Petitioner Red Line Transport Co,(RED) opposed the application of Respondent Rural Transit Co (RURAL) for a certificate of public conveyance (CPC) to facilitate bus trips from Manila to Tuguegarao. After the Publice Service Commission approved Rural’s CPC, RED filed an motion for hearing in which it called the attention of the CFI that the RURAL has an application of voluntary dissolution of corporation in Manila. During the hearing, it was found out that Bachrach Motors Company is the real operator of the said bus company. After admitting that Bachrach was the actual operator of the bus line and only using Rural as a tradename, the CFI order the commission to amend all the documents submitted as RURAL and change it to Bachrach and that the RURAL application assumed Bachrach as it tradename. Hence this case.
Whether a corporation can assume a Name different from want it registered?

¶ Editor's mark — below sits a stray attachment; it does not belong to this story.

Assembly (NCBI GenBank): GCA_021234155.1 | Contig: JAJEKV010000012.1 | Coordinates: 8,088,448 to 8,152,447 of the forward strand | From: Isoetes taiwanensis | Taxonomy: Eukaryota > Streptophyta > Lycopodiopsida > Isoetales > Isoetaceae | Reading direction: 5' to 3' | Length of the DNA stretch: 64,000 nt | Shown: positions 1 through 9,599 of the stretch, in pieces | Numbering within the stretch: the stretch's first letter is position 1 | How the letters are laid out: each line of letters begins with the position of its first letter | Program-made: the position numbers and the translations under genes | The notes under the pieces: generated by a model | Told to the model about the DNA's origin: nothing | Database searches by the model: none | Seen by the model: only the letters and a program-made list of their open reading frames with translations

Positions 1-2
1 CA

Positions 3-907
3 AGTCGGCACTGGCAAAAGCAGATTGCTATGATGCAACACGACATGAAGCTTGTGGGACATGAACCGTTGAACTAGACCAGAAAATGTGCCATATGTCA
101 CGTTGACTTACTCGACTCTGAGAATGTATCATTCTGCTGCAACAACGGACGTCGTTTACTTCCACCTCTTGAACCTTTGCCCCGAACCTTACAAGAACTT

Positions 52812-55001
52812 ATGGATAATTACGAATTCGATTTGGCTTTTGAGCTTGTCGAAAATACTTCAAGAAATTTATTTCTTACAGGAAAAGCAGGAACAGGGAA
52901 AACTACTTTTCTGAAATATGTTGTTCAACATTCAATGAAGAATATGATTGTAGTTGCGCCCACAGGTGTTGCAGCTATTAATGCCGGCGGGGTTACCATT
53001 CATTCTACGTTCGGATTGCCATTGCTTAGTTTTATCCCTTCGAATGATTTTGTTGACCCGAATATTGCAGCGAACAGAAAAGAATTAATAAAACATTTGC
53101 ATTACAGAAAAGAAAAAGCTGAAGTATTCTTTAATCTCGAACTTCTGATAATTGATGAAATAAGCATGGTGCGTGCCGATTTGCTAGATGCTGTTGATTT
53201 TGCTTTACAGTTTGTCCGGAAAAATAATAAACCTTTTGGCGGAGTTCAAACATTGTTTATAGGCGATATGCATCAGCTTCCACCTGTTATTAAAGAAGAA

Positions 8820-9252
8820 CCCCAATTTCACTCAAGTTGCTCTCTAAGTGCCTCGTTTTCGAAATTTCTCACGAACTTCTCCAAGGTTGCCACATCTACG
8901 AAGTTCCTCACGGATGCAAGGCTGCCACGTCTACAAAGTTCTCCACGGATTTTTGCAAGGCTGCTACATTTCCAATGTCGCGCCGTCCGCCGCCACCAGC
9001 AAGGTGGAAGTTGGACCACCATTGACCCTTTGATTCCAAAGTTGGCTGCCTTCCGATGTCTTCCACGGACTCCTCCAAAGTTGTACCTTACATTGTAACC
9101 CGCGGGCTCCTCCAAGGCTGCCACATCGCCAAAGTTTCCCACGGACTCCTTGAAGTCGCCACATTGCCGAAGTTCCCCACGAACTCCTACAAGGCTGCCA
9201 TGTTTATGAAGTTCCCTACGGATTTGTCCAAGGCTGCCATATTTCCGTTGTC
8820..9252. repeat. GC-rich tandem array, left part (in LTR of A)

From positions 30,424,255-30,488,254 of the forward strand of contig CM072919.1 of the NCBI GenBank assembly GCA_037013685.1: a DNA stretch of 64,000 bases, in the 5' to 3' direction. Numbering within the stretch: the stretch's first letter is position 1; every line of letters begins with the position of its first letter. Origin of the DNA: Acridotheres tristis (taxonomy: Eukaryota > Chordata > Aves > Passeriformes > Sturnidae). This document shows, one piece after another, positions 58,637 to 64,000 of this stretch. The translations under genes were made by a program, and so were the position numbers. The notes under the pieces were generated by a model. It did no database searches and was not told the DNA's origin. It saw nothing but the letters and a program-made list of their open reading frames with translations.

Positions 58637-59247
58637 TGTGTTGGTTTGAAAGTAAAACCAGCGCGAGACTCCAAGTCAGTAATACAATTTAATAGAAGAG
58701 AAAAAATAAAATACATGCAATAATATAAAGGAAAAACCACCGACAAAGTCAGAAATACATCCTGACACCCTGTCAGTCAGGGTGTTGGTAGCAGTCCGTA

No. There no law that empowers the Public Service Commission or any court in this jurisdiction to authorize one corporation to assume the name of another corporation as a trade name. Both the Rural Transit Company, Ltd., and the Bachrach Motor Co., Inc., are Philippine corporations and the very law of their creation and continued existence requires each to adopt and certify a distinctive name. The incorporators “constitute a body politic and corporate under the name stated in the certificate.” A corporation has the power “of succession by its corporate name.” The name of a corporation is therefore essential to its existence. It cannot change its name except in the manner provided by the statute. By that name alone is it authorized to transact business. The law gives a corporation no express or implied authority to assume another name that is unappropriated: still less that of another corporation, which is expressly set apart for it and protected by the law. If any corporation could assume at pleasure as an unregistered trade name the name of another corporation, this practice would result in confusion and open the door to frauds and evasions and difficulties of administration and supervision. The policy of the law expressed in our corporation statute and the Code of Commerce is clearly against such a practice.
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